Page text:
This morning, at the invitation of Ibolya Dávid, head of the MDF (Magyar Demokrata Fórum), the five party leaders were scheduled to give a joint press conference before an international audience, including ambassadors and foreign news agencies. Only three party leaders appeared. Conspicuously missing were Viktor Orbán, head of the Fidesz, and Zsolt Semjén, head of the KDNP (Christian Democratic Party). They sent their underlings.
I haven’t been able to get the full text of Prime Minister Gyurcsány’s speech, but from what I read about it in the papers, it was hard hitting. For instance, Gyurcsány gave several examples of the cooperation between the Fidesz and the far right, including Viktor Orbán’s praise for the openly antisemitic weekly, the Magyar Demokrata. Gyurcsány made no secret of his conviction that the Hungarian Guard is the creation of neo-Nazis and promised to change the civil code in order to be able to combat the forces of the extreme right.
Tibor Navracsics represented the Fidesz, and soon enough the "international press conference" was more like a brawl. Navracsics attacked the prime minister: "How does he dare to insinuate that the Fidesz wants to establish a Nazi regime in Hungary and how does he dare to call the whole political right fascist?" Well, this is not what Gyurcsány said, but this is how it was interpreted. Navracsics further accused the government of "playing the Jewish card" for political purposes. However, he argued, this "Jewish card" didn’t work last spring and it will not in the future either. (I must admit, I have no idea what event last spring Navracsics was referring to.) Navracsics wouldn’t distance his party from the Jobbik or the Guard, although he admitted that the Guard’s appearance is "bad for Hungary." He reiterated the party line–that Gyurcsány overstates the case, creating hysteria at home and abroad.
Then came an interesting sideshow. Mátyás Eörsi, head of the SZDSZ caucus, which, after all, is the coalition partner of the MSZP, announced that there is no fascist danger in Hungary. This had to be music to the ears of Péter Harrach, who represented the Christian Democrats. Eörsi kept emphasizing that, unlike the other East European countries, there is no extremist party in the Hungarian parliament. Eörsi repeated SZDSZ party chairman János Kóka’s offer that if the Fidesz were to break all ties to the Jobbik, the SZDSZ would cooperate with the Fidesz in certain local councils if they needed extra votes. Navracsics had his answer ready: if the SZDSZ breaks with the MSZP, the Fidesz will help to create a new coalition. So the whole thing was a travesty. Needless to say, there was no joint declaration as promised.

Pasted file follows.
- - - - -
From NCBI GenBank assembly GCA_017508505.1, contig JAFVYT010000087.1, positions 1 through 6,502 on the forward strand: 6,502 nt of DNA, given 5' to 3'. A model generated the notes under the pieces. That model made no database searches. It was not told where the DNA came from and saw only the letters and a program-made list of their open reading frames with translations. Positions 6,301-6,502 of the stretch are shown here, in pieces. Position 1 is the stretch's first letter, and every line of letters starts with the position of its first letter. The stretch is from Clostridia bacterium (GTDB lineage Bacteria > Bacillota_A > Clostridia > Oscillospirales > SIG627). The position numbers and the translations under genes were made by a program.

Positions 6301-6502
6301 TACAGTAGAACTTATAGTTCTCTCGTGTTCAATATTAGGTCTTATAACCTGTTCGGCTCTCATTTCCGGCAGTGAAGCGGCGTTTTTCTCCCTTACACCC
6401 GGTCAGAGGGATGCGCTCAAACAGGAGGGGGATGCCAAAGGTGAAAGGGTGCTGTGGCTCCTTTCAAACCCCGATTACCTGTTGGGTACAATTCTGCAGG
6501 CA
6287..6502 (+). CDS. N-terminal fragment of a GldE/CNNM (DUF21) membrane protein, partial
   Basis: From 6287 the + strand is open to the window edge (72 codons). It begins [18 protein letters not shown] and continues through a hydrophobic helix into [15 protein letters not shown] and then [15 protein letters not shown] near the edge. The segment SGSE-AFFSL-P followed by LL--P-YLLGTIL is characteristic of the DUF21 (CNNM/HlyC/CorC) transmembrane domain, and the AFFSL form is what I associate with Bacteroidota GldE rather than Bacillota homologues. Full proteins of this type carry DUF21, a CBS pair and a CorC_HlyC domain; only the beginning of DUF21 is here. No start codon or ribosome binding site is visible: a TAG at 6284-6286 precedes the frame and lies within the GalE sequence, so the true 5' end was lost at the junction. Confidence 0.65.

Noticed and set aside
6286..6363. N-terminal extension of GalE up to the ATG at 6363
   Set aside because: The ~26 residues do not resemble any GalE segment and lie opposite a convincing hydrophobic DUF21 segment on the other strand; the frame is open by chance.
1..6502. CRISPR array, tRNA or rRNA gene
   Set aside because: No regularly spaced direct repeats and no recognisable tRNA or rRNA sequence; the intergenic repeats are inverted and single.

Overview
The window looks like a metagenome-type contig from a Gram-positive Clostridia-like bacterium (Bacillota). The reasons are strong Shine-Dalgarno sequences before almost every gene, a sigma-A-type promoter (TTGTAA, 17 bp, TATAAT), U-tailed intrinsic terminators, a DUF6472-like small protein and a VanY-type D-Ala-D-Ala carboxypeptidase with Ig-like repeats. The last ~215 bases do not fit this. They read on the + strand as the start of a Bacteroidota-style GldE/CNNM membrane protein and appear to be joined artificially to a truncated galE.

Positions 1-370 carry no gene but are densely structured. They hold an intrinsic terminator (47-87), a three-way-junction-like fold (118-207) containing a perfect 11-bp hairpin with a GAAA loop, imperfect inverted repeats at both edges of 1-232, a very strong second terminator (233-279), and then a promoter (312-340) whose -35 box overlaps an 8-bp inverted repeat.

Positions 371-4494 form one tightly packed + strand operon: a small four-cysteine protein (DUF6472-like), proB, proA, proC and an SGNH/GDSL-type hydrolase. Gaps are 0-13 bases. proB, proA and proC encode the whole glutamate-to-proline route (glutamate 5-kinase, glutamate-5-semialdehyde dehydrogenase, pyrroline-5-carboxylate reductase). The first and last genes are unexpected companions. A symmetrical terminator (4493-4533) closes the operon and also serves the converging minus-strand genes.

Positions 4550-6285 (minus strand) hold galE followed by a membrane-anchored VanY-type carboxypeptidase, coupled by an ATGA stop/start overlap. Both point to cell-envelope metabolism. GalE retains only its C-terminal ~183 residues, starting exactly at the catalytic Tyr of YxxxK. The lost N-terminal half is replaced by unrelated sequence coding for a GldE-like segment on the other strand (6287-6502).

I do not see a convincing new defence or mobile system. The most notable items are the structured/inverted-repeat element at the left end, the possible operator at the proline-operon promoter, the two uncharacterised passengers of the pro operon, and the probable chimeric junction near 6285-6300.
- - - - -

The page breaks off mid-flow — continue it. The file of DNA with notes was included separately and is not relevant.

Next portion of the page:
The head of the Jobbik got his cue from Navracsics. Gábor Vona wants to sue the government for calling them Nazis. Vona also wants to have a debate with Gyurcsány. Well, that would an interesting spectacle. Gyurcsány is a formidable debater; he demolished Viktor Orbán, and Orbán is a lot sharper and more eloquent than Gábor Vona. Not that anything of the sort will ever occur.
A couple of related points here that I think are more important than the day’s main event. Medián’s latest public opinion poll regarding people’s attitude toward the Hungarian Guard is fascinating. Sixty percent of those questioned said that the Fidesz should condemn the Hungarian Guard and distance itself from the Jobbik. Fifty percent of the adult population thinks that President Sólyom should do the same. Thirty percent would ban the Guard outright. Another thirty percent would use political means to isolate it. Twenty-nine percent would ignore them, and nine percent would actively support the guard. A few days ago I estimated the far right in Hungary at about ten percent of the adult population. It seems that I was pretty close.
My other comment concerns Mátyás Eörsi’s rather unfortunate role at this press conference and afterwards in an interview with Olga Kálmán, the ATV’s reporter (Egyenes beszéd = Straight Talk). He tried to defend his position by saying that he is "very proud of the Hungarian people" who were "so wise" as to exclude the extreme right (MIÉP and later the Jobbik) from parliamentary representation. But let’s review the facts. In 1998 the MIÉP received 248,901 votes, which constituted 5.47% of the total. Thus, the MIÉP managed to pass the minimum 5% requirement for parliamentary representation. In 2002, they didn’t. But not, as I mentioned in a previous post, because the Hungarian people were so wise. The MIÉP received only 3,575 fewer votes than four years before. Pretty steady following, I would say. However, they didn’t manage to get 5% of the votes (only 4.37%) because voter participation was much higher than in 1998. It is true that by 2006 the joint MIÉP/Jobbik joint ticket received only 119,007 votes (2.2%). Where did they rest of those far-right voters disappear? Of course, they didn’t disappear: they voted for the Fidesz, which by then was far more radical than four years earlier and therefore more to the far-right voters’ liking.
And here’s an interesting conclusion that can be drawn from these numbers. If Medián’s poll is correct and about 10 percent of the Hungarian voters would support the Guard, then the best performance of the MIÉP at approximately at 5 percent doesn’t recognize the full strength of the extreme right within the population. Therefore, those people who don’t quite understand why the Fidesz sticks by the Jobbik, or rather why it doesn’t condemn the far right, haven’t thought the whole thing through. They keep talking about 2 percent of the votes. They argue that losing 2 percent is nothing if the party at the same time loses more than that from the moderate right. Obviously, these people are wrong. The Fidesz knows what it’s doing: 10 percent of the votes is serious stuff. They must not alienate that many voters. Winning or losing could easily depend on them.